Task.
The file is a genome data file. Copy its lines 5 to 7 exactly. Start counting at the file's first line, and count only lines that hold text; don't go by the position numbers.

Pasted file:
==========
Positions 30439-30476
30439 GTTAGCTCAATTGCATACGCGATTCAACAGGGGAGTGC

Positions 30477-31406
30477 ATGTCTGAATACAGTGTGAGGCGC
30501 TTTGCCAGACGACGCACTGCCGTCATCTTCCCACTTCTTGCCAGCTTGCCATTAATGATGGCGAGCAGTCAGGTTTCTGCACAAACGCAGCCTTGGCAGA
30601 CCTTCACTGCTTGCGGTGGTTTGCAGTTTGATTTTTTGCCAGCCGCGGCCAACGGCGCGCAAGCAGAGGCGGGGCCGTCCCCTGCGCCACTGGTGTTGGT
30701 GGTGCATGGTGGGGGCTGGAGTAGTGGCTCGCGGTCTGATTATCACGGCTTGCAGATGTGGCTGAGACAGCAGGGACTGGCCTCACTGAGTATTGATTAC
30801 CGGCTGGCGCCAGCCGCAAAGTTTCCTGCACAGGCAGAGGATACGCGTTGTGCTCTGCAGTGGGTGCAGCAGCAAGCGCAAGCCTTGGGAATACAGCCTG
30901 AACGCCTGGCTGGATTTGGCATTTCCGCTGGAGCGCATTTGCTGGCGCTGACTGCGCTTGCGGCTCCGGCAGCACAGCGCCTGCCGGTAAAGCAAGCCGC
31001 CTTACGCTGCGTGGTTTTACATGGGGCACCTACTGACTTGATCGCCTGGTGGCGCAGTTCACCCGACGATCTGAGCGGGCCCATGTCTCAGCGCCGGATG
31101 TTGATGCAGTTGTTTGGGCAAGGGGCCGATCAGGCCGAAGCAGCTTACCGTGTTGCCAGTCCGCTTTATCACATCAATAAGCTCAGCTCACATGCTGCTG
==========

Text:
30501 TTTGCCAGACGACGCACTGCCGTCATCTTCCCACTTCTTGCCAGCTTGCCATTAATGATGGCGAGCAGTCAGGTTTCTGCACAAACGCAGCCTTGGCAGA
30601 CCTTCACTGCTTGCGGTGGTTTGCAGTTTGATTTTTTGCCAGCCGCGGCCAACGGCGCGCAAGCAGAGGCGGGGCCGTCCCCTGCGCCACTGGTGTTGGT
30701 GGTGCATGGTGGGGGCTGGAGTAGTGGCTCGCGGTCTGATTATCACGGCTTGCAGATGTGGCTGAGACAGCAGGGACTGGCCTCACTGAGTATTGATTAC